No, I did not go to St. Thomas for the season. But I find that winter is plenty warm if you just stay inside and turn up the heat. There’s so much to enjoy as long as there is a window between you and the snow. It’s kind of like reading a really good, gut-wrenching novel—you enter an alternate reality, but without actually suffering any of the emotional or physical pain of the novel’s characters. Call me a wimp, call me whatever you like, this is my path and it works for me.
At times of brief thaw, I did venture out to walk the cats.
And yes, there is an extra cat in this photo.
We adopted Lorelei after Steph and her friends found her (or she found them) in Tremont one night. She was so tiny they thought she was a kitten. Turns out she is at least 12-years-old, but was chronically malnourished and wasted from lack of food. Not anymore. And she has taken to the beach as though she was born for it.
Other than these rare forays onto the cold beach, my outdoor life has consisted of skidding along icy sidewalks as speedily as possible to enter or leave some warm and wonderful refuge: the Art Museum, the Cinematheque, Nighttown, the home of a friend or family member. OK, yes, the grocery store, the drugstore, the vet, etc., but you get the picture.
It’s time to come out of hibernation though, and as long as I have to do it, I am happy to say that I’m doing it in style with two planned readings and participation in an art show in Virginia Beach. And what’s really cool is that all of these events are “ekphrastically bound.”
…or vice versa, I might add.
The first stop, made last night (Thursday, March 20 @7 pm) was Heights Arts Gallery where my Take Nine sisters and I read poems we wrote in response to art works featured at the current Heights Arts show, Alternate Routes to Outer Space http://www.heightsarts.org/events.php. I had a great conversation with photographer, Ben Hauser, whose work I responded to.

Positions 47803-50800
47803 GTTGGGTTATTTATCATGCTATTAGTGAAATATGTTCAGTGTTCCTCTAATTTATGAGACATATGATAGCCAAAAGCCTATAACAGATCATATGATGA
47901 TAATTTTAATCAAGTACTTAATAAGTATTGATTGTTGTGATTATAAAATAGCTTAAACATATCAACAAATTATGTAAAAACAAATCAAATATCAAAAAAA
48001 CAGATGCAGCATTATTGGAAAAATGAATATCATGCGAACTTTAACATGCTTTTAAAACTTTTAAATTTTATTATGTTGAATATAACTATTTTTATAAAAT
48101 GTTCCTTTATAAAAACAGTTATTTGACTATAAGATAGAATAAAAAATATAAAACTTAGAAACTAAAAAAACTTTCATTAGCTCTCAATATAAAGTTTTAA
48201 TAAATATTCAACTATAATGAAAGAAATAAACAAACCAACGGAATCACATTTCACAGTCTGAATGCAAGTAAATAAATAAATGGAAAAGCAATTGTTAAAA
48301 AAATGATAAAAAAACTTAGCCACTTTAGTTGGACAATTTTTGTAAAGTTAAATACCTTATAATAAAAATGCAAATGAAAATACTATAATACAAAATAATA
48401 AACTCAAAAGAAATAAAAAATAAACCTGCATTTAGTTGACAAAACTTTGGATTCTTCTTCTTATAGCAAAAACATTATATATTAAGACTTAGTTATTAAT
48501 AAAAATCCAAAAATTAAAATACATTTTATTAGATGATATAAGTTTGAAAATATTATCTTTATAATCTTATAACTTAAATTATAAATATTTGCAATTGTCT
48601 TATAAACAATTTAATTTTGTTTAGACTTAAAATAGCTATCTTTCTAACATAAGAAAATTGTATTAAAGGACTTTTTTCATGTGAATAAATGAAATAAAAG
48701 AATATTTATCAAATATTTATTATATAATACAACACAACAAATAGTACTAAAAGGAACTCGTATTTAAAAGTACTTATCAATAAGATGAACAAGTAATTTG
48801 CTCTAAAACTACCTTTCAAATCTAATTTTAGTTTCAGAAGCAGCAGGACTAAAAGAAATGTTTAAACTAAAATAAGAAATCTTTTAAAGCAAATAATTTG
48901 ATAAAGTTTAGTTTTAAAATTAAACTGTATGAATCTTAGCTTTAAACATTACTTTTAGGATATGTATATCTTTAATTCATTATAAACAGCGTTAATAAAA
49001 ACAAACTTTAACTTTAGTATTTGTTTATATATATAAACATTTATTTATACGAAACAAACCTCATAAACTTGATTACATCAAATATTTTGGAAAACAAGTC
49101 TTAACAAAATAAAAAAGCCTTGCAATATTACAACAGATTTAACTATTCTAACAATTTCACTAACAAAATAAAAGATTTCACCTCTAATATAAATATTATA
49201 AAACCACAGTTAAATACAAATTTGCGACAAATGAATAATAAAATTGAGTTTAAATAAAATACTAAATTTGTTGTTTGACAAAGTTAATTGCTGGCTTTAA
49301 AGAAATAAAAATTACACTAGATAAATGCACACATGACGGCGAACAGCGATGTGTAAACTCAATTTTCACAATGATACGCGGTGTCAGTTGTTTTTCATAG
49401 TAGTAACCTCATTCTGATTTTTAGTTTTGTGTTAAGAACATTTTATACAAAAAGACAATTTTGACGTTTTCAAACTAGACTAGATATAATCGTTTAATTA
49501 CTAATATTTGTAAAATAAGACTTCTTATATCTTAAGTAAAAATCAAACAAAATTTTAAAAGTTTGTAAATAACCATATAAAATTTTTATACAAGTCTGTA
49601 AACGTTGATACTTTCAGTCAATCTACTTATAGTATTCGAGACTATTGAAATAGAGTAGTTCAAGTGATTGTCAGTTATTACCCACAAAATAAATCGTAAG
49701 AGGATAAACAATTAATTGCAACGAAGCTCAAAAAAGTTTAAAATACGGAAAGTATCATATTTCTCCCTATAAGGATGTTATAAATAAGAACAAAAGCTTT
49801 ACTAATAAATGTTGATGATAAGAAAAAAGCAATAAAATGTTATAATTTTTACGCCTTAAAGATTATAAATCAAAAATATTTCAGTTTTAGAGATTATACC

The next happening is full of ekphrastic reflections from the other side of the mirror. Nine women artists from a group in Virginia Beach, Virginia, have each created a piece of visual art in response to a poem written by each of us who are members of Take Nine! One of the artists, Donna Drozda, is from Cleveland and had previous connections with members of our group (in case you’re imagining that we are national celebrities or some such). After several of those “wouldn’t it be amazing if…” conversations, she has lead her group in making this wonderful thing happen. The show, 9X2, will be hung in a gallery space in Virginia Beach from April 1 to May 30. We are in the midst of designing a road trip that will let us travel there for a reading some time in May. While this is a bit of a haul for most northerners, even if they are poetry and art enthusiasts, it makes a great excuse to go to the beach, right? I’ll keep you posted.
Meanwhile, here is a taste of Donna’s amazing work (the other eight artists are all wonderful as well). She shared with me this image of the painting she is doing in response to my poem, “End of Bees.” You are the first to see it–she has not yet finished it! The painting is called “Bee Tara.” I almost cried when I first saw it, it resonates so deeply with the poem’s sense of both dread and hope for our bees. You can find more of her gorgeous, soulful work at http://www.donnaionadrozda.com
Next month, we have a reading scheduled (Thursday, April 30) at Betram Woods Library’s Poetry in the Woods Series http://www.shakerlibrary.org/. We’re calling it 9X2 in CLE. We plan to read the poems that Donna and her group responded to and will have small copies of their art works with us for the reading; this, of course, for those who can’t make it to the beach.
I guess this is enough to awaken me from my hibernatory state and send me back out into the now-a-bit-warmer world. It’s been nice watching the winter go by, though.